George Santayana born on this date in 1863.
The Shadowed Star
BY MARY MACMILLAN
Copyright, 1913, by Stewart & Kidd Company. All rights reserved.
A WOMAN, the mother.
AN OLD WOMAN, the grandmother.
TWO GIRLS, the daughters.
A MESSENGER BOY.
[A very bare room in a tenement house, uncarpeted, the boards being
much worn, and from the walls the bluish whitewash has scaled away;
in the front on one side is a cooking-stove, and farther back on the
same side a window; on the opposite side is a door opening into a
hallway; in the middle of the room there is a round, worn dining-room
table, on which stands a stunted, scraggly bit of an evergreen-tree; at
the back of the room, near the window, stands an old-fashioned safe
with perforated tin front; next it a door opening into an inner room,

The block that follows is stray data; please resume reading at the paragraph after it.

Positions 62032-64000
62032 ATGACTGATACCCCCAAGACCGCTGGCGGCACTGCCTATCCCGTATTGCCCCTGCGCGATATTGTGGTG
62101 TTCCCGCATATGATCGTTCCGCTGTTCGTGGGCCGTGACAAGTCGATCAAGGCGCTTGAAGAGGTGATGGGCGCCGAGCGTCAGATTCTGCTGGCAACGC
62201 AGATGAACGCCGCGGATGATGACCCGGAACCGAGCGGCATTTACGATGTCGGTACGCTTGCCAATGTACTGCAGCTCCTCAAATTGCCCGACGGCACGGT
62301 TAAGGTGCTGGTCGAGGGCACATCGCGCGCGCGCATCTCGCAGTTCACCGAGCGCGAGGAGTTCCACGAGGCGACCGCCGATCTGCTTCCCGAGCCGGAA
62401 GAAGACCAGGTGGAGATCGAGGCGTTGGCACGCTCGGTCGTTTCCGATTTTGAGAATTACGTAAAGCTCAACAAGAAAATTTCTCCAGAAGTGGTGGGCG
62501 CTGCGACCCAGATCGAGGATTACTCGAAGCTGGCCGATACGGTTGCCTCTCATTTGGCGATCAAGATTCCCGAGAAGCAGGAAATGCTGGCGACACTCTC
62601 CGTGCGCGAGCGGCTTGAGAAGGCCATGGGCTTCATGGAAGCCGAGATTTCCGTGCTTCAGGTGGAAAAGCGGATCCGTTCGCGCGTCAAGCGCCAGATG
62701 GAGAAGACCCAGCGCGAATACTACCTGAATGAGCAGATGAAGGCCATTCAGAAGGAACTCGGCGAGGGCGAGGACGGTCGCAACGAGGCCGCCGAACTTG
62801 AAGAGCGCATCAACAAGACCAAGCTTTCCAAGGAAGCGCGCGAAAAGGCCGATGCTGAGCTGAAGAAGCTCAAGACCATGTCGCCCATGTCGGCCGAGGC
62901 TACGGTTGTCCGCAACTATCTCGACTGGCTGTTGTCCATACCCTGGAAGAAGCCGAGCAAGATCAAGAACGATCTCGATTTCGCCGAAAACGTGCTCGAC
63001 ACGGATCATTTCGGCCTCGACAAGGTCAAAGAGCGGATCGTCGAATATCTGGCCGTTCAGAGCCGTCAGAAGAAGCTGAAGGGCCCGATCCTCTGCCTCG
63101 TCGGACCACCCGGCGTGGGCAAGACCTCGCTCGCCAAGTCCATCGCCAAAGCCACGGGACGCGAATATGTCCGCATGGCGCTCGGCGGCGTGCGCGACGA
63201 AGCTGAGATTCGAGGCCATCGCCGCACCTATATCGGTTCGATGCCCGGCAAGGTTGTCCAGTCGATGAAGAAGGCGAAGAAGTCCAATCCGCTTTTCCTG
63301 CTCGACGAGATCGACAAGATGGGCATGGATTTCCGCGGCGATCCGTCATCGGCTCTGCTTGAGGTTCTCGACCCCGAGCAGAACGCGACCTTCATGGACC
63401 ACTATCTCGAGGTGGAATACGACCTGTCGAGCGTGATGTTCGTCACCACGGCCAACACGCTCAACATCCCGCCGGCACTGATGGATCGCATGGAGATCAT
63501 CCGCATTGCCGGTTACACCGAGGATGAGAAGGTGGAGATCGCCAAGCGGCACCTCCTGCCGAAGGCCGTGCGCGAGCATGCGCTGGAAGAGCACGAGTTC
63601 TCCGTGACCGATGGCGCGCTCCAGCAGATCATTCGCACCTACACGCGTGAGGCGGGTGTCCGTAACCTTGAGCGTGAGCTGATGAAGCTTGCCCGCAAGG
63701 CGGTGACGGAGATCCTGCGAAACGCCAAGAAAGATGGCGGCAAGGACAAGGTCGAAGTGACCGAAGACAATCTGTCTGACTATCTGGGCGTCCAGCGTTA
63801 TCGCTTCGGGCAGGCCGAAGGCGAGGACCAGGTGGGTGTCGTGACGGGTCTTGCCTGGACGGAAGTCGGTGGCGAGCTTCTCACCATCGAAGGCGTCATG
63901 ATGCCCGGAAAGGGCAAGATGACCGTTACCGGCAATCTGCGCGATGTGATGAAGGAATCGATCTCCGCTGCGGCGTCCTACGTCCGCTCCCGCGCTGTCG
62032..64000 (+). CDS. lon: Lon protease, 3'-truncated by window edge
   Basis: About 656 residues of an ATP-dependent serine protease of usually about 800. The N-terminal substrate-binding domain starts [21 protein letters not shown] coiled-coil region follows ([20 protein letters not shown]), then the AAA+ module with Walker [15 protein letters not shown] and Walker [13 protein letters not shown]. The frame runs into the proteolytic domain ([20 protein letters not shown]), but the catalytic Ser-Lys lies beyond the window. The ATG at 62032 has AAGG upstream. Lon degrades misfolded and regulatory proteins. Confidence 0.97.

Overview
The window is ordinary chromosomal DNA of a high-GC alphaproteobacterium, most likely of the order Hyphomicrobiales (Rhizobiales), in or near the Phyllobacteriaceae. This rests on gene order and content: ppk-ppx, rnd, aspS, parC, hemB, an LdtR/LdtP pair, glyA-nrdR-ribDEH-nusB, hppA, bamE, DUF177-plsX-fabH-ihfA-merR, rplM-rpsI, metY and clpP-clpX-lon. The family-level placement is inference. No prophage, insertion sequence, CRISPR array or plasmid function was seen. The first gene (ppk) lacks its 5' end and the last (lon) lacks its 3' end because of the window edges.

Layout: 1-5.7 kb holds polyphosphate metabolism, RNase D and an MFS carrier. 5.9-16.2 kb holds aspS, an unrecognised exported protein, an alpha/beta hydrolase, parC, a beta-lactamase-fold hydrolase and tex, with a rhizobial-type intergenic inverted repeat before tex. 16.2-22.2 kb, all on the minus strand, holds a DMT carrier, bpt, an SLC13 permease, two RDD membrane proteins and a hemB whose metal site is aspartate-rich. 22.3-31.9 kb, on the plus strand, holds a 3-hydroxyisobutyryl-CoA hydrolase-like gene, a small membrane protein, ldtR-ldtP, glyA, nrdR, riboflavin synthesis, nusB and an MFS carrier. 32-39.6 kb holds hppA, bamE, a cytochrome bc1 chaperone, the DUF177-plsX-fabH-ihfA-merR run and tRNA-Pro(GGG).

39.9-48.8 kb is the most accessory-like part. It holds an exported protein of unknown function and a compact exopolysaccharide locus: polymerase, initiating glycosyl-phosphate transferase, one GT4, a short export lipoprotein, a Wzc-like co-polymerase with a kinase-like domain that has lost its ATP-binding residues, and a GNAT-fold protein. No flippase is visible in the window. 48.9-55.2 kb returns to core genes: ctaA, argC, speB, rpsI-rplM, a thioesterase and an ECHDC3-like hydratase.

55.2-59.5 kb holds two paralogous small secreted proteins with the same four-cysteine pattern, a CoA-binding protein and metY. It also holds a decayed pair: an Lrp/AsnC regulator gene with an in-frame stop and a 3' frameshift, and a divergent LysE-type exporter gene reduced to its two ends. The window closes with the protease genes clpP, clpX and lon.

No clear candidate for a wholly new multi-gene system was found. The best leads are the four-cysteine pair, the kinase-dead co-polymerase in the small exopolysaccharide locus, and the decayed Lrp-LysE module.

and next it in the corner a bed, on which lies a pallid woman; another
woman, very old, sits in a rocking-chair in front of the stove and
rocks. There is silence for a long space, the old woman rocking and
the woman on the bed giving an occasional low sigh or groan. At last
the old woman speaks.]
THE OLD WOMAN. David an’ Michael might be kapin’ the
Christmas wid us to-morrow night if we hadn’t left the ould counthry.
They’d never be crossin’ the sea–all the many weary miles o’ wetness
an’ fog an’ cold to be kapin’ it wid us here in this great house o’ brick
walls in a place full o’ strange souls. They would never be for crossin’
all that weary, cold, green wather, groanin’ an’ tossin’ like it was the
grave o’ sivin thousan’ divils. Ah, but it would be a black night at sea!
[She remains silent for a few minutes, staring at the stove and rocking
slowly.] If they hadn’t to cross that wet, cold sea they’d maybe come.
But wouldn’t they be afeard o’ this great city, an’ would they iver find
us here? Six floors up, an’ they niver off the ground in their lives.